The little creature isn’t going to get into the bag. I might’ve had a chance that first time I approached him, when I tripped and blew it, but now he thinks I want to eat him.

There’s some pride on the line now. These two clients are both older than me, and much harder. Instead of trying to support some kind of stupid illusion that I’m not comfortable with in the first place, and have no right to even if I were comfortable with it, I give a palms-open shoulder shrug. This bird is kicking my ass.

Many of the clients at the shelter have my deep respect. Some of them are sad cases, for sure; People who have given up on life, or have never gotten started with it in the first place. Many have mental issues, and are unable to get appropriate service because the system is broken, and there’s no money to be made helping crazy homeless people. Many struggle with addiction, which is the closest thing to demonic possession there is in this world. Many are a mixture of the two, which is a destructive cocktail. Others are something else. There are a lot of war veterans, and what people refer to as ‘unskilled laborers’, although I hate that word. This last batch I mention is the first group of people in our economy to get fucked when someone on Wall Street makes a stupid or greedy move and everything goes haywire. They spend a lot of time hanging around at temp agencies, waiting for some hours doing hard labor for very little pay, or hanging around on the street outside the shelter at night waiting for some contractor to come by and pick them up in his truck, which is a kind of soft slavery in my mind.

Because of the way our society is structured, a lot of people have to climb hard to get to anywhere reasonable in their lives, losing fingernails and a sense of dignity on the way up. I respect that struggle. They’re at war for their very lives in a country that loves and glorifies war, but refuses to honor these particular soldiers with any kind of mythology of patriotism and purpose. No talk radio host is going to thump their chest to raise awareness of the very real dangers these soldiers face on the battlefield. No Republican politician is going to sound the horn in honor of the sacrifices that must be made by them to preserve their mere being, the country of themselves. They are P.O.W’s in their own nation.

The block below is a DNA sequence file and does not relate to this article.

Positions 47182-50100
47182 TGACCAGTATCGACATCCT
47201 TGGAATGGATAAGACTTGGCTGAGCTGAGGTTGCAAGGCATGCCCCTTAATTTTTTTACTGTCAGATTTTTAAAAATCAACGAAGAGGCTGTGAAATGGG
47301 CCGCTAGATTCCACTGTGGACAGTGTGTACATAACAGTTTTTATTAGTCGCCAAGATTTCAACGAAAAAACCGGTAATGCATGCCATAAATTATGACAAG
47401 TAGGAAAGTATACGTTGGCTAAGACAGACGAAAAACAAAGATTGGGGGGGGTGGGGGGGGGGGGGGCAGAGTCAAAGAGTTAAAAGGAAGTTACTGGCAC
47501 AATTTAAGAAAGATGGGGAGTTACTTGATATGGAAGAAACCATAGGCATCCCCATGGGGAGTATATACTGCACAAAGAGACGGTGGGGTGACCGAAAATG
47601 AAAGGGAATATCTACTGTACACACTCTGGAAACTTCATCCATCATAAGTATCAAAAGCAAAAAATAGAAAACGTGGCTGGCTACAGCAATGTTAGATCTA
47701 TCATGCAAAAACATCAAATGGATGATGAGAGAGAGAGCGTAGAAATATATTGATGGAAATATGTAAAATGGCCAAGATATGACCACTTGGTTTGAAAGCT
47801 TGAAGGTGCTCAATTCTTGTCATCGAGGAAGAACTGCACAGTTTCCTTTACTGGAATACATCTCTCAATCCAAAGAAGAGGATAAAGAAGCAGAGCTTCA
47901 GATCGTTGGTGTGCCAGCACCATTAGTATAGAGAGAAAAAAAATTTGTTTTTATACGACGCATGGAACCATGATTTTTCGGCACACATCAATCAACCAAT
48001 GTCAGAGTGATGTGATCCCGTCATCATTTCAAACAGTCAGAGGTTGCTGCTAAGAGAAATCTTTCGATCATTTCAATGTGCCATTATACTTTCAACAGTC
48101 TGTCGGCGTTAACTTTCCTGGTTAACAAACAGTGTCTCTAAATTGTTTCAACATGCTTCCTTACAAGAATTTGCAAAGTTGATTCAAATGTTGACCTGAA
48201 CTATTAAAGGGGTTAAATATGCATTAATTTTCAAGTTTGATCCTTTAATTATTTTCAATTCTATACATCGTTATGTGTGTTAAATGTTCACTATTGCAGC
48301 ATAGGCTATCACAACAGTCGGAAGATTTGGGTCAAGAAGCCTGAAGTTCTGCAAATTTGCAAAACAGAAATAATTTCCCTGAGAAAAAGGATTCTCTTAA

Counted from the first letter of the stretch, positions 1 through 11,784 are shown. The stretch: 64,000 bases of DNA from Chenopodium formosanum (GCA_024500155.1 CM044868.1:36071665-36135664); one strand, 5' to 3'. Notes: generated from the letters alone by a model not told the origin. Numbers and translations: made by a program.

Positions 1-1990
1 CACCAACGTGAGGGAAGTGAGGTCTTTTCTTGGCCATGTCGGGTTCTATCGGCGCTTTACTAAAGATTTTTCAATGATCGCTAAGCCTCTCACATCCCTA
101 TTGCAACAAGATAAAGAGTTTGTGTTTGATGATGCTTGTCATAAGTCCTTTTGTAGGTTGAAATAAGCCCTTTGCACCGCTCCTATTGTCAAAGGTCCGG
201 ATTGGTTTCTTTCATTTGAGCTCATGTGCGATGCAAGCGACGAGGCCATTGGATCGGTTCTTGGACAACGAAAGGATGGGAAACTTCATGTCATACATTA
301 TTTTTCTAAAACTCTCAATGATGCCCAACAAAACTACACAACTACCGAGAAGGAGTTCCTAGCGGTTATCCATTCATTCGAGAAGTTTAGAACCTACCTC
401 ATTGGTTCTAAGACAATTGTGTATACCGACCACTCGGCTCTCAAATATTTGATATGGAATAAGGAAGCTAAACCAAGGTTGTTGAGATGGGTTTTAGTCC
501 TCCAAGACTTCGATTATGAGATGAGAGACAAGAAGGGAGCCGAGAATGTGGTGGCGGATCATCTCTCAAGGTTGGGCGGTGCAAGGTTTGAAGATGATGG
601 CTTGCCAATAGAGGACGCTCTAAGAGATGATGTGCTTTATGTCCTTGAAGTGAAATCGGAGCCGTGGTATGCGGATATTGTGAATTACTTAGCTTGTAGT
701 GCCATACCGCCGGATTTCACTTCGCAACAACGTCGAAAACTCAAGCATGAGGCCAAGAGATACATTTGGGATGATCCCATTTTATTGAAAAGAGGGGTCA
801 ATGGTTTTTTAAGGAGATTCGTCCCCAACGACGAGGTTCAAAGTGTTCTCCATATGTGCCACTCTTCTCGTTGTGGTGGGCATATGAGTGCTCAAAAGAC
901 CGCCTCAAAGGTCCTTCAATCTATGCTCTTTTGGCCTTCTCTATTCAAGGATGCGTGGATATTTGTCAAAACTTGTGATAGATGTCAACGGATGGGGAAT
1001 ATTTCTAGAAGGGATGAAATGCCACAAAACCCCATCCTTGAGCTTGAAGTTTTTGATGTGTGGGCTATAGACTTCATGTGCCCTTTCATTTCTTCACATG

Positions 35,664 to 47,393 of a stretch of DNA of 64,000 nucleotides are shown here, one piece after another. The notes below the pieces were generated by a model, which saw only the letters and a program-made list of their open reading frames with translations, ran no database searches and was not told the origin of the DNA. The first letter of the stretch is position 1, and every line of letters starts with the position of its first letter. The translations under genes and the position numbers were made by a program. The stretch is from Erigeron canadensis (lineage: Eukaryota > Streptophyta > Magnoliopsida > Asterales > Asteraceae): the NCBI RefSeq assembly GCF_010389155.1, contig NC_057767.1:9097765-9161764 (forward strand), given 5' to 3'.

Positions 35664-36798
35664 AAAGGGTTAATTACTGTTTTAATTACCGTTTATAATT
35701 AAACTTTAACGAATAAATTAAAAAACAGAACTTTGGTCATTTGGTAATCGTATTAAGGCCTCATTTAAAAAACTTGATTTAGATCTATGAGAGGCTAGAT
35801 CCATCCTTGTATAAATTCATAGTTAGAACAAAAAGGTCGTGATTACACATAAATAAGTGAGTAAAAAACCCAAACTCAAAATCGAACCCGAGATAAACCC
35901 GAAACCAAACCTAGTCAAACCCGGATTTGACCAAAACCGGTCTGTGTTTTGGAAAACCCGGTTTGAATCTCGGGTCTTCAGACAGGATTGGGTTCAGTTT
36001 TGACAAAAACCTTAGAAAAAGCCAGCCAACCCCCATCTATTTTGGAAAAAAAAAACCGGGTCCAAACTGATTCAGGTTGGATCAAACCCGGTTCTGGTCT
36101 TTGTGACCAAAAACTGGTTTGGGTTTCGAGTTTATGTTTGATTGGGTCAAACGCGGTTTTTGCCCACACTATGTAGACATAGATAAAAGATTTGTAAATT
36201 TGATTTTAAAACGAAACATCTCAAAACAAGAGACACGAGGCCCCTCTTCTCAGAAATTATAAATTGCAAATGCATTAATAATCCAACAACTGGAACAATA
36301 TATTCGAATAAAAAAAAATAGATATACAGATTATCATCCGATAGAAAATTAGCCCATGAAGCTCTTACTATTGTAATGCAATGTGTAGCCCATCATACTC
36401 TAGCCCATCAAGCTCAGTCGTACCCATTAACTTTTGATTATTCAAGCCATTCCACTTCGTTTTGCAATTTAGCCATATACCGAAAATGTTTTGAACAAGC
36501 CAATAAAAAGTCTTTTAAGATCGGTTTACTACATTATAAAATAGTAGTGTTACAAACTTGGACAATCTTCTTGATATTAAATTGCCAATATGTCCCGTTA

I grew up in the suburbs, have never been cold for too long, am lucky enough to have been born white and male and American, and have had plenty of time to ponder the academic and esoteric with friends and family over food and drink that costs way too much. I’ve had trials in my life just as everyone has, but there’s always been a safety net there for me that’s probably curbed the reality of a lot of what I’ve experienced. It would be silly of me to start barking orders, or to act out on that twinge-impulse that I feel to ‘save face’. There’s nothing to save. It’s a silly situation, and these guys have seen it before: white liberal in dress pants and a button down collared shirt can’t resolve a sticky situation. One of the guys laughs, and I laugh too. Even Mr. Superstitious cracks a smile. ‘That fucking thing is fast’. I say. ‘How’s your cholesterol man, your face is flushed!’ says the client with the sheet. ‘don’t die trying to save a bird!’
‘No one gets left behind.’ I say grimly.
‘Ooh-rah!’ says Mr. Superstitious.

Suddenly, the bird takes flight, and dips low towards the door, landing right in front of it. We can all feel each other tense up as we lean forward, waiting to see what happens. Casually, the bird hops out into the courtyard. We smile at each other and follow it out.

The other birds are waiting in an unbroken black mass across the street in the park. When our accidental captive rejoins them—disappearing vertically down into their numbers—it is as if a hand grenade had been thrown at a solid body; pieces explode upwards and outwards, flapping frantically in all directions. The earth erupts with birds. Eventually, a swirling coherence is established and in one dark cloud they all fly off together across the cobblestone road and over the spires of a crumbling church. ‘There.’ I say. ‘No one died.’

cross posted at Kos & Fictionaut

Give Cincinnati's homeless population a helping hand. Click on the link below to visit The Drop Inn Center's website, and click 'Donate' on the main page. Every little bit helps:

Drop Inn Center

Monday, March 8, 2010